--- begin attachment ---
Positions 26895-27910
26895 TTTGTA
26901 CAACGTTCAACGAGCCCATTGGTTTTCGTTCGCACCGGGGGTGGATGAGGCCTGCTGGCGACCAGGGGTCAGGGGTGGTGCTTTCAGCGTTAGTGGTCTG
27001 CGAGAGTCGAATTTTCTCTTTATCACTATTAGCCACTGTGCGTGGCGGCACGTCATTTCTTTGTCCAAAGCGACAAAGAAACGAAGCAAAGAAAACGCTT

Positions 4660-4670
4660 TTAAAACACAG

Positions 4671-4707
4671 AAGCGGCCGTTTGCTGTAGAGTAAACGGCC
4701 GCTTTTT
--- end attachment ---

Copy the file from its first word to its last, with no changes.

Positions 26895-27910
26895 TTTGTA
26901 CAACGTTCAACGAGCCCATTGGTTTTCGTTCGCACCGGGGGTGGATGAGGCCTGCTGGCGACCAGGGGTCAGGGGTGGTGCTTTCAGCGTTAGTGGTCTG
27001 CGAGAGTCGAATTTTCTCTTTATCACTATTAGCCACTGTGCGTGGCGGCACGTCATTTCTTTGTCCAAAGCGACAAAGAAACGAAGCAAAGAAAACGCTT

Positions 4660-4670
4660 TTAAAACACAG

Positions 4671-4707
4671 AAGCGGCCGTTTGCTGTAGAGTAAACGGCC
4701 GCTTTTT